(310) 600-9912 drmoali@oasis2care.com

The word “fetish” conjures very different feelings in different people. Some have historically categorized it as a clinical disorder; for others, engaging in your fetish is the perfect way to spend Tuesday night. Fetish has no doubt faced more than its fair share of stigma. Fetish is considered an outlier on the “normal” spectrum of sex due to our culture’s excessive capacity to define what’s normal (especially in the world of sex!) as something that is very restrictive, exacting, and reductive. 

In reality, a fetish is just a sexual association with something that’s not always associated with sex, whether that’s a body part, act, or outfit. Fetishes only cross the line into disorder territory when they conflict with your ability to live your life. Most people with fetishes enjoy the specific, fetish-focused sexual activity but don’t need it for every single sexual encounter they have.

Navigating Your Fetishes in a Conservative Culture

Since fetish carries such stigma, it can be scary to have a fetish if you live in a conservative area. People that you date may make comments they deem to be innocuous that stir up guilt or shame within you. It can help to know how to explain your fetish to them in language that diffuses the stigma.

First, let them know that your fetish merely means that you find extraordinary pleasure in something that perhaps others don’t see the magic in. Explain that they do not have to share your fetish for you both to have a satisfying sex life. And the sooner you do this, the easier it will be to sort out if your partner will be game for your sexual interests. Some people will not share your interests, and that is simply a sign they are not cut out to be your partner. But the more open you are about sharing your fetish with potential mates, the less power their stigma will hold over you. 

How to Know if You Have a Fetish

Common body part fetishes include feet, hair, or hands. But if you feel attracted to something that is typically considered a sexual organ, perhaps breasts or genitals, then you are not culturally deemed to have a fetish. What’s interesting is the line between body parts that we identify as sexual: why are breasts sexual, but feet are abnormal? It’s a line our culture has drawn in the sand, without much rhyme or reason, to enforce sexual norms. Feel free to ignore this line and pursue your pleasure. 

The spectrum of fetish is vast and varied—and it can include components of BDSM, but it does not necessarily have to. So, to determine if you have a burgeoning fetish, consider your senses and the things that entice you sexually that may turn others off. Do you love the smell of your partner after a workout? That’s not so different than someone who loves to smell their partner’s worn panties. Do you find it arousing to see your partner wearing stilettos? That’s similar but distinct from someone who gets revved up at the sight of someone in latex. Perhaps you can’t get enough of the sounds your partner makes when they masturbate, which is comparable to someone who gets turned on at the sound of a whip. Fetish is not nearly as strange as our culture sets it out to be.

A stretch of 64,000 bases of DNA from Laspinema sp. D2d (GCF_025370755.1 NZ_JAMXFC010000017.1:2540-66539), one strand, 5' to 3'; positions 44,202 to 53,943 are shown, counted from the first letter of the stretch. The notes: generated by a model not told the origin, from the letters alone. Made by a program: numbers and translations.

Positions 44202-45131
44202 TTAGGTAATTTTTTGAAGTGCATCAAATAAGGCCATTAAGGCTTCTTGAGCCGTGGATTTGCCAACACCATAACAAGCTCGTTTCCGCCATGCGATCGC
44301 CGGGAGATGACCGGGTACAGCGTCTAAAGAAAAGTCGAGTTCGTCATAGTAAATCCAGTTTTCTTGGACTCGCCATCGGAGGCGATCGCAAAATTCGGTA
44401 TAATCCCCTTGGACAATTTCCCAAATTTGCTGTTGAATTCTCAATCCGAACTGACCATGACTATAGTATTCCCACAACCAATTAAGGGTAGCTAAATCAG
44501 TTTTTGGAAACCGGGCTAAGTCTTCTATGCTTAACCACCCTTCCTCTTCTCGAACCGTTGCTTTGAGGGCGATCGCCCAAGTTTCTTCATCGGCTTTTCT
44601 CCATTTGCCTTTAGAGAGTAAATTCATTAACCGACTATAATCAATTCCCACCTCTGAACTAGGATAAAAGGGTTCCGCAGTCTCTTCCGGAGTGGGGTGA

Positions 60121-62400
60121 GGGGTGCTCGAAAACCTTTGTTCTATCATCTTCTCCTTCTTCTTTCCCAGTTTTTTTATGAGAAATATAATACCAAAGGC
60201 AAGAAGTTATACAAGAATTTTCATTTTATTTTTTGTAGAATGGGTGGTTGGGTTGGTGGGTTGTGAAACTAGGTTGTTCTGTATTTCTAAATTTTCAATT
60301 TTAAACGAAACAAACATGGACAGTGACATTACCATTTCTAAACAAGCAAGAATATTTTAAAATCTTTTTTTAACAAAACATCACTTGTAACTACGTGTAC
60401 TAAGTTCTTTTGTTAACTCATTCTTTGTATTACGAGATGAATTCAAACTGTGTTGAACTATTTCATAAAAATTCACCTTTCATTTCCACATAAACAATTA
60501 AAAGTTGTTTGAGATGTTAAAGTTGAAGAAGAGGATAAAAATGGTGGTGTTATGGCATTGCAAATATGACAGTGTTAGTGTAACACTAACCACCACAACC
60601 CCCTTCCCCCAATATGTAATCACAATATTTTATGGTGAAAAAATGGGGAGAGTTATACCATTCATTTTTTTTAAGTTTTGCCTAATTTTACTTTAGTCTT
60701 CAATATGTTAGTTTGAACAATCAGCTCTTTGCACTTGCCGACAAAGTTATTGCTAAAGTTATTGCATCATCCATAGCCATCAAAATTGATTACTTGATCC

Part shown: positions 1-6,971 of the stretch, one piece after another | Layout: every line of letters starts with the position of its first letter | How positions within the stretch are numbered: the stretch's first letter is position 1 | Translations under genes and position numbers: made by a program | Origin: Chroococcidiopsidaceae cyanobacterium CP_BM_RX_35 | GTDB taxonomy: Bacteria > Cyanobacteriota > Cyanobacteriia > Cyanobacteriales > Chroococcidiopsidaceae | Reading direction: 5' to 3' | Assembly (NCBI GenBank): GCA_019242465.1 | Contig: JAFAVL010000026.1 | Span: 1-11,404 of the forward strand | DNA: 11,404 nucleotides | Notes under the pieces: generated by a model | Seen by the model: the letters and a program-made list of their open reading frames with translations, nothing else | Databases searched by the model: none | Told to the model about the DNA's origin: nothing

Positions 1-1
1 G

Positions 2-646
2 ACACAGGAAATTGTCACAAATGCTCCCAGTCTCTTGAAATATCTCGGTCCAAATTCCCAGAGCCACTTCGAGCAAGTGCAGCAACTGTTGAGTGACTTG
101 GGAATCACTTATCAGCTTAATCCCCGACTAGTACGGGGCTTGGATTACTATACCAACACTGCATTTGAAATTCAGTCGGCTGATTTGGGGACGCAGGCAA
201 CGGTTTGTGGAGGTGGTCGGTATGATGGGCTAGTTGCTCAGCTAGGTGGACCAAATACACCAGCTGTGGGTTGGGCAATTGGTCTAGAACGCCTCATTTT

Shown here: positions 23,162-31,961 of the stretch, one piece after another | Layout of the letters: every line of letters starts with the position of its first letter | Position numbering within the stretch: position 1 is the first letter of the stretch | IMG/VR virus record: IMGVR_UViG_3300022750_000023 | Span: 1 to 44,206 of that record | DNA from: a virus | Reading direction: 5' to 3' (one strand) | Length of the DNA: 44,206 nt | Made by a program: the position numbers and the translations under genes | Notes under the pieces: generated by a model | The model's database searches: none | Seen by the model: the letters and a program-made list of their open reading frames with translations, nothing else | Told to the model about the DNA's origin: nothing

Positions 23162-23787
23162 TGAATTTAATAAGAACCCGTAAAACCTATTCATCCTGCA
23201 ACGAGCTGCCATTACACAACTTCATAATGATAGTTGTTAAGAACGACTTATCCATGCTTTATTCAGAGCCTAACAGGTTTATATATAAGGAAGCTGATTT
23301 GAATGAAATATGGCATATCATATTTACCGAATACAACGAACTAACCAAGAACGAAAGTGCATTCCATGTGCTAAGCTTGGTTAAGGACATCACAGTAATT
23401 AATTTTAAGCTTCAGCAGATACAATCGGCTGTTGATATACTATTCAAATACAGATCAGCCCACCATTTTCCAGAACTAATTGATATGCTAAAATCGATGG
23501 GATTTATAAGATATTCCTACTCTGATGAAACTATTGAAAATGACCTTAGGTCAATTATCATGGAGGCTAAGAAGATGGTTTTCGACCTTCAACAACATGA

What to Do If Your Partner Tells You They Have a Fetish

If your partner confides in you about their fetish, it’s vital to react mindfully and lessen the shame they may already feel about the topic. If you’re interested in exploring the fetish with them, great! Let them know what you think your initial boundaries around the fetish might be, or if you don’t know yet because you’ve never tried it. If it doesn’t sound good to you, thank them for their honesty, and tell them that you are not interested in pursuing that particular sexual act. If you aren’t interested, you could consider opening the relationship for this specific act, if you both feel comfortable. 

If you’re in a long-term relationship and you need to discuss a fetish you’d like to try, this conversation can seem intimidating. Having the talk in the presence of a therapist can help you say what you need to say while steering clear of guilt or shame. Schedule a visit with an open-minded, specialized therapist to have a peaceful and beneficial discussion.



Bio: Dr. Nazanin Moali is a clinical psychologist and sex therapist in the Los Angeles area. She works with various individuals to understand and improve their sexuality. Dr. Moali conducts personal consultation sessions in her Torrance and Hermosa Beach offices, or via a secure, online video-counseling platform. Click here to download the 101 Ways to Keep Your Relationship Hot checklist. Download her new ebook, How to Increase Your Libido – For Women, here.

Pin It on Pinterest

Share This